Perfect casting redeems vanilla script
The leads were amazing: Fillion is the ultimate dramedic actor, Banks is like Jim Carrey's mind in Nicole Kidman's body, Michael Rooker was pretty much still creepy-as-ever "Henry" (but even buffer), and Gregg Henry did an amazing job of channeling James Karen ("Do you want to keep this job, boy?!") of the "Return of the Living Dead" series. The script was predictable (a fact that the soundtrack indicated was intentional via its pomposity), and every character was little more than a stereotype (hence no real heart to the movie), but Gunn was at least clever enough to play to the actors' strengths. Larfs and chills were about evenly balanced. There was something oddly sweet about the movie in a '50s-drive-in sorta way. "Slither" is a solid early-summer flick: forgettable but fun.
Van Helsing (2004)
Worst movie EVER
I was expecting this movie to be a typical summer movie: mindless but fun. I was half right.
To help bring myself down to "Van Helsing"'s level--you know, to get into a less critical, fun-anticipating mood--I had three martinis before entering the theater. It wasn't enough.
I've seen better F/X in Ed Wood films. Abbott and Costello met scarier monsters. Video games have more engaging (and credible) plots. The jokes were painful; the drama riotous. Whatsername was hilarious as her accent ranged from Natasha Fatale to a German Scot. If the movie had been tongue-in-cheek (e.g. "The Night Stalker" or "Children Shouldn't Play With Dead Things"), it might possibly have succeeded.
It's hard to believe, with the time-tested material they had to work with, that they could possibly have failed to make an entertaining movie. But they did.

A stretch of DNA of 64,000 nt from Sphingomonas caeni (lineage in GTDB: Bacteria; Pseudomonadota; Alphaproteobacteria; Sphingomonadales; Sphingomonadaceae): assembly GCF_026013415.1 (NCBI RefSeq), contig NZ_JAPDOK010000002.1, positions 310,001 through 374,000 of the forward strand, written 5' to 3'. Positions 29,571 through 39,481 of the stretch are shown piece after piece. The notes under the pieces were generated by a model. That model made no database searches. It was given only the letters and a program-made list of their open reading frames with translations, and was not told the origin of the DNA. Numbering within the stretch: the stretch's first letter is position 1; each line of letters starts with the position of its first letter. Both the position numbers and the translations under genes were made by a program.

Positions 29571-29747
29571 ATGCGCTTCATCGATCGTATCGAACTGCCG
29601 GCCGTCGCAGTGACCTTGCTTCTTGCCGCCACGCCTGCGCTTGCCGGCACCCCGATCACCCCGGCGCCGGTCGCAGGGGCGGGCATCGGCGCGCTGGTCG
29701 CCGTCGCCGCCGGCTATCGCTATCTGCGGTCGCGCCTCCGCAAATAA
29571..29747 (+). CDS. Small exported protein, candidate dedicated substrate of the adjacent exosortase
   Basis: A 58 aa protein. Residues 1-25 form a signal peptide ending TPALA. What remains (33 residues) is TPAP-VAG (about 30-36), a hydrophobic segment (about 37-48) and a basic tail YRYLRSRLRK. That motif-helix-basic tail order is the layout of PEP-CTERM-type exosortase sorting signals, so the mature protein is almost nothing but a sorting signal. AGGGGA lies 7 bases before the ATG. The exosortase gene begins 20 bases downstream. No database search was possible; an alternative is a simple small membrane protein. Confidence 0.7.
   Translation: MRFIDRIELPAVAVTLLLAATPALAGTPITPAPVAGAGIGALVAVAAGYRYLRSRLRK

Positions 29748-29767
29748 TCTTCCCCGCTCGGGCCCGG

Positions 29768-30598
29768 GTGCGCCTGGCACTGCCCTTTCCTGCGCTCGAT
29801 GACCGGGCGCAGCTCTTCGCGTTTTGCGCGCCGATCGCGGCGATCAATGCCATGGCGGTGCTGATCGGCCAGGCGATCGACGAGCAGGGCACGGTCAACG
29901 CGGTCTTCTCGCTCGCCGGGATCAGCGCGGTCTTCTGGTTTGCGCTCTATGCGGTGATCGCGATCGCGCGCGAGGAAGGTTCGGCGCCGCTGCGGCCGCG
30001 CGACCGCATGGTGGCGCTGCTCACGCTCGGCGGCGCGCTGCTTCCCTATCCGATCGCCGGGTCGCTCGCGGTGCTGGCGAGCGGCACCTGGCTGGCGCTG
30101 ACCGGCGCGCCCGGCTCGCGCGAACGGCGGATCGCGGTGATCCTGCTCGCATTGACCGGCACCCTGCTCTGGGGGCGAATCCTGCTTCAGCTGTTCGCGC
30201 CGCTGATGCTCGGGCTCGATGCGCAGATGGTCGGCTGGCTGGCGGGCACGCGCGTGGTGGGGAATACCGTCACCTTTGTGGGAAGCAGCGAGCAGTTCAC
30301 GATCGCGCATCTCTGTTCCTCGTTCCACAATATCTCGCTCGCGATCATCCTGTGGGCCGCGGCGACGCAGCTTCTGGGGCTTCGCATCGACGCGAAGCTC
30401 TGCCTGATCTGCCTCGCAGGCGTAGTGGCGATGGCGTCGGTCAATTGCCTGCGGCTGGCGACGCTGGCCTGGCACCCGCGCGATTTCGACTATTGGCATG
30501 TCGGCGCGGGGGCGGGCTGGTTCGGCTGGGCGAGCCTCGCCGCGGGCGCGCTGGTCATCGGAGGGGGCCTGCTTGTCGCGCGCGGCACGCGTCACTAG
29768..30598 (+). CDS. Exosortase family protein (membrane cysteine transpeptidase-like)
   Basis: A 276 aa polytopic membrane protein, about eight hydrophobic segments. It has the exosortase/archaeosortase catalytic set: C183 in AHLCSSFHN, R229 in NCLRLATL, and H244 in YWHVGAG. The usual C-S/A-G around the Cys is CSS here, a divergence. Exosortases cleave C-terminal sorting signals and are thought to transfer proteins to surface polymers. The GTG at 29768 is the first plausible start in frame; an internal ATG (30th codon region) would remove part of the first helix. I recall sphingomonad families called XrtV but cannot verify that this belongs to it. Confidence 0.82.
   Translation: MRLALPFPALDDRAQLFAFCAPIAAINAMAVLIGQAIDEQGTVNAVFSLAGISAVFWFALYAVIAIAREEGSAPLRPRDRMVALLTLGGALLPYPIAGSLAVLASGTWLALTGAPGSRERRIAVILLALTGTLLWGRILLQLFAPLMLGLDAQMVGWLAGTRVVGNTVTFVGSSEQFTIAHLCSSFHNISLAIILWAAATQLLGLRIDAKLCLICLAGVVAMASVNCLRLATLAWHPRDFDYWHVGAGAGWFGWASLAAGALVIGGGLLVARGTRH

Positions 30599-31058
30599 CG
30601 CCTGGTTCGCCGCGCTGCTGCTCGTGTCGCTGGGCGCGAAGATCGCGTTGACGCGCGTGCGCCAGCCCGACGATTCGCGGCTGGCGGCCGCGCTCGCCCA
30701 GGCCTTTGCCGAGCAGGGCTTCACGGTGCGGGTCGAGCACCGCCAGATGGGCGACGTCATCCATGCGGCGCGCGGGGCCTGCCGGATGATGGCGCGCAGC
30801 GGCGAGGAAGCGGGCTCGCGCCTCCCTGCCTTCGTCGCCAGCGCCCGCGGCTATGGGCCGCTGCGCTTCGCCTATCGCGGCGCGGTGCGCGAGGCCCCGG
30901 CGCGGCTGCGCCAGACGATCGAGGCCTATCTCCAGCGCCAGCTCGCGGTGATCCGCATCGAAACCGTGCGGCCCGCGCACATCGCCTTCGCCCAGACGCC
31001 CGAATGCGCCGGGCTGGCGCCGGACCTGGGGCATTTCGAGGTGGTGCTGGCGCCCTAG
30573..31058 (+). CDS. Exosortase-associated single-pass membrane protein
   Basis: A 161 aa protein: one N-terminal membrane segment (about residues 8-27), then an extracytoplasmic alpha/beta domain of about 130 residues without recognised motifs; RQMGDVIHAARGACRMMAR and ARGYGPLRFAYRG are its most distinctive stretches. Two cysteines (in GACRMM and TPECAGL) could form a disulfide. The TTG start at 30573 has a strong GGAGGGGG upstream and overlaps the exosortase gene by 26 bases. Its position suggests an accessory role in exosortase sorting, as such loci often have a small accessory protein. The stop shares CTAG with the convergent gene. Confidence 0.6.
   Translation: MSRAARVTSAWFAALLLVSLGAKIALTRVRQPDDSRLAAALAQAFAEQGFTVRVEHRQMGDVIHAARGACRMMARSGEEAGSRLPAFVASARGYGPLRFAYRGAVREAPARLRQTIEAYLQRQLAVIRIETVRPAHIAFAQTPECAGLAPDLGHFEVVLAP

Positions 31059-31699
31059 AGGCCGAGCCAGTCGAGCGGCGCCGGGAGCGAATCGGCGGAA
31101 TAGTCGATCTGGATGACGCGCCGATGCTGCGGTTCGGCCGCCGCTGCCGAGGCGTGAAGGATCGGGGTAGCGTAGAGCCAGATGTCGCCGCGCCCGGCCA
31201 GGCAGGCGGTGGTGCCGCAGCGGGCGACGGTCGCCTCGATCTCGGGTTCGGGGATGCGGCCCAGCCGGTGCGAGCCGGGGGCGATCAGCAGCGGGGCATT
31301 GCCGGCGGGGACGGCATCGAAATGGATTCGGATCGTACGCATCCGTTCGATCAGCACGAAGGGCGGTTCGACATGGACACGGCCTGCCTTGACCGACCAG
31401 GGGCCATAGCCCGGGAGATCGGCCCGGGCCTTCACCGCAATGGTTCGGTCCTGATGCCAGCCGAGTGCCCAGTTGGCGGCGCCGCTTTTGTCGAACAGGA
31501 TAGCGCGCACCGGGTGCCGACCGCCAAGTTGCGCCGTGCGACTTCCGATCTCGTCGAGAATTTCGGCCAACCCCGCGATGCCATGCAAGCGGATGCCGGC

Charming li'l zombie flick!
Yes, the acting ranged from poor to hilariously bad (although Val has a good moment or two), and yes, the dialog indicates that the script was written by a couple of kids in a clubhouse after reading lots and lots of mouldering EC comix--but beyond that, it's a fine li'l film. The makeup was credible, and the sound effects were quite creative: I've never heard loons used to such disturbing effect.
But what makes this movie shine is the direction. The idiot kids time and again tempt fate, and the camera zooms in on what you fully expect to be the object of explosive action...and nothing happens. Over and over, you're teased to the brink of jumping out of your seat and screaming, 'Enough already! Kill 'em all!' The low budget was accommodated by brilliant pacing, condensing all the action into the final moments of the film.
The fact nearly everyone who's seen this movie saw it on the little screen, and that so many of them (like me) were scared out of their minds is proof that this movie is a must-see for any fan of the macabre. It's not Shakespeare (the title kinda gives that away), but it's a terrific first effort by a talented director.